best replacement for - cout << "hello D" << endl; ?

Bruce Adams tort.oise74 at
Wed Jul 11 18:36:50 PDT 2007

> Yuck. Operator overloading should not be ambiguous. Each operator should 
> mean one thing and one thing only, or as close as possible. When I see 
> ++ in code, it should indicate that some form of incrementation is going 
> on, not that something is being sent to a stream somewhere. I shouldn't 
> need to know the context in which the operator is being used in order to 
> determine what is going on. There's absolutely no reason to use operator 
> overloads for IO when function calls do the job just fine.
> The use of << and >> for IO in C++ is one of that languages nastiest 
> features. Anything remotely resembling it has no place in D.

Well yes and no. I find myself using the << and >> operators to mean streaming 99% of the time. I use them for shifting much less often.
I thought I read that the argument about operator overloading was one reason D wasn't going to have it a while back. A year or two on and here we are.
I don't want to have to use format strings because of the type safety issues (unless you go down the C# {} route)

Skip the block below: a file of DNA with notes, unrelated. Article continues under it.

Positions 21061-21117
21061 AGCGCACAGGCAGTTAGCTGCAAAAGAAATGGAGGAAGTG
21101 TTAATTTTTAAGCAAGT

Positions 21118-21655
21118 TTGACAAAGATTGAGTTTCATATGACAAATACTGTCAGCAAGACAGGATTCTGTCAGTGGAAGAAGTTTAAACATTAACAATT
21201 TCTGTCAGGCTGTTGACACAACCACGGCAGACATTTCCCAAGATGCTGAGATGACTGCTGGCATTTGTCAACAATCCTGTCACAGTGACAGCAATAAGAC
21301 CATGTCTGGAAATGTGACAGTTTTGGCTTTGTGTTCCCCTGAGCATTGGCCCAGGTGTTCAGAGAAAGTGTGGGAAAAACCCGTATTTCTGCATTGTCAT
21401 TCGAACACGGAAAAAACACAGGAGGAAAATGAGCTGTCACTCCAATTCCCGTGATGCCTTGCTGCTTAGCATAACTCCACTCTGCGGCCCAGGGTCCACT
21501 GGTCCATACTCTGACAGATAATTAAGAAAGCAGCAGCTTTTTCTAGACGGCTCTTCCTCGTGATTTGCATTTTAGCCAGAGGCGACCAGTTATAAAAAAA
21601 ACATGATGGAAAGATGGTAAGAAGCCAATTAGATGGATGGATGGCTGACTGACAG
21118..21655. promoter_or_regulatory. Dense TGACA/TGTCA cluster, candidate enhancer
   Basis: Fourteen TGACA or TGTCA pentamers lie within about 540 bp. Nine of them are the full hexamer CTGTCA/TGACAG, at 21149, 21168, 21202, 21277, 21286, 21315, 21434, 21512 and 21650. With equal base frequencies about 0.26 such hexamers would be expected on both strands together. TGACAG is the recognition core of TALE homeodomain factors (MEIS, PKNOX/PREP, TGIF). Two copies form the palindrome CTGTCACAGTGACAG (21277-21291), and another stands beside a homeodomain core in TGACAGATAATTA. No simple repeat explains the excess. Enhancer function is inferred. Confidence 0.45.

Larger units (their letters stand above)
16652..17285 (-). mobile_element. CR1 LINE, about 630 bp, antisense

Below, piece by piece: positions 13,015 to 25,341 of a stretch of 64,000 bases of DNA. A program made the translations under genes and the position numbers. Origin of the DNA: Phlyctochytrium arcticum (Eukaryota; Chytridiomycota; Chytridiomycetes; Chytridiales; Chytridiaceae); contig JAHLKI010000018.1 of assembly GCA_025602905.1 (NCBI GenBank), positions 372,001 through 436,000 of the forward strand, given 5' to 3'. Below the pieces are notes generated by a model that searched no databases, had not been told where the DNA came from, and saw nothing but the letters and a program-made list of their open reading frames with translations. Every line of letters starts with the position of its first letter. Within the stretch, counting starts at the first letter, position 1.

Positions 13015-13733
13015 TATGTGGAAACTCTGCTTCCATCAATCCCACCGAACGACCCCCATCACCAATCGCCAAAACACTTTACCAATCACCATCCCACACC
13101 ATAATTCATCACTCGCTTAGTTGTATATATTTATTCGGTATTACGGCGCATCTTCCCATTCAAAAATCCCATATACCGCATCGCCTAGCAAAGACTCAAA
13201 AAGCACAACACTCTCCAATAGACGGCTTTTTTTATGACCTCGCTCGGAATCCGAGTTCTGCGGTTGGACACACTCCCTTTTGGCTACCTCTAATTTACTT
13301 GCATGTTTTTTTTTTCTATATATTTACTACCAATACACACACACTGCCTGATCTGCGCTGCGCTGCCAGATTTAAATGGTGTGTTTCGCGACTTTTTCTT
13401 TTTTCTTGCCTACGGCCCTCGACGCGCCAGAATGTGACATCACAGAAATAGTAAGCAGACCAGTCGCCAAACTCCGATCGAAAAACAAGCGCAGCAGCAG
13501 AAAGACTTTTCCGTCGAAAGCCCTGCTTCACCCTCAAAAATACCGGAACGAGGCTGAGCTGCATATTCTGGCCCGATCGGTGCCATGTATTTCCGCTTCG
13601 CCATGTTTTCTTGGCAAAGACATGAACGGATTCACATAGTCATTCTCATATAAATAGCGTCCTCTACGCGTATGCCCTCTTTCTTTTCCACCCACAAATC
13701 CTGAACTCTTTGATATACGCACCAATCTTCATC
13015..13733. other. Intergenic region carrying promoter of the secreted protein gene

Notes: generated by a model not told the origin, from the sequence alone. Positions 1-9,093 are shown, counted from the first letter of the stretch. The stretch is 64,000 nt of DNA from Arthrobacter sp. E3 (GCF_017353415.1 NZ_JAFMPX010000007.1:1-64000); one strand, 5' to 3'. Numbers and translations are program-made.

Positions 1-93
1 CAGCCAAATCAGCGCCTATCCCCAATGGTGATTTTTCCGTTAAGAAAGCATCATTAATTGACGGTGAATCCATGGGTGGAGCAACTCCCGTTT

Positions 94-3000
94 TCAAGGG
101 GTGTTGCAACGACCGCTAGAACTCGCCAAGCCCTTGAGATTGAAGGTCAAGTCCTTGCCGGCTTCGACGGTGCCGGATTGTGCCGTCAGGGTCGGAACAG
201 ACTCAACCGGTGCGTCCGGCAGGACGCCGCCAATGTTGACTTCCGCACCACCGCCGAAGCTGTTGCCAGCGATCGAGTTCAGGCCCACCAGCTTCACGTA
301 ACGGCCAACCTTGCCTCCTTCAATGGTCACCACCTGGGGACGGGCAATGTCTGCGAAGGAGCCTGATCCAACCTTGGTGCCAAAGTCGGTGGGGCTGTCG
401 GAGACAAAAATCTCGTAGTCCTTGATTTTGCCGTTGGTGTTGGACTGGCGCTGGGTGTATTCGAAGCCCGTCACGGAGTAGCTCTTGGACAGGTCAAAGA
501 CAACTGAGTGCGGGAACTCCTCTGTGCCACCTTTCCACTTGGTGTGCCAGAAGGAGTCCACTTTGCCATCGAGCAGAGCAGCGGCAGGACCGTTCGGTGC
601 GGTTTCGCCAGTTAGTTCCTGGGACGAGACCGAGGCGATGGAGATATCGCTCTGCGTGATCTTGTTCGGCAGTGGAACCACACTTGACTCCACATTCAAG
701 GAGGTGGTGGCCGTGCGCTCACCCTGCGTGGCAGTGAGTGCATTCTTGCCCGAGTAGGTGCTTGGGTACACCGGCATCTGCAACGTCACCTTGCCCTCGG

stdout << foo << bar << 2 << std::endl;

Is more concise than:


and type safe compared to:

stdout.writefln("%s%s%i", foo,bar,2);

as nothing ensures foo and bar are strings or 2 is a integer
or even that there are enough arguments at compile time.

A compromise like the following
still wouldn't solve the number of arguments problem.

typeinfo[] types = { char[], char[], int };
stdout.write("%%%", types, foo, bar, 2);

lint for C would probably tell me to add a ,0 as a sentinel as well.
With true arrays that shouldn't be a problem for D.

Can we do some clever template foo to make something like the following work?

typeinfo[] types = { char[], char[], int };
object[] args = { foo, bar, 2 }; 
stdout.write!(types, object);

Of course then I'd want a way of constructing lists of objects easily like

foo+bar+2 or cons(foo,bar,2); or use write!(typeinfo[],...)

but crucially one that works at compile time.
Actually why bother with the typeinfo[] at all.

How about:

stdout.write!(...)  -->  foreach (arg;list) { stdout.write(list); }

but with typeof or some such template foo to make it expand at compile time.
I think this would remove the need for << by turning:

cout << foo << bar << 2 << endl;



Any takers?
Look like I still want an IO manipulator class hierarchy.



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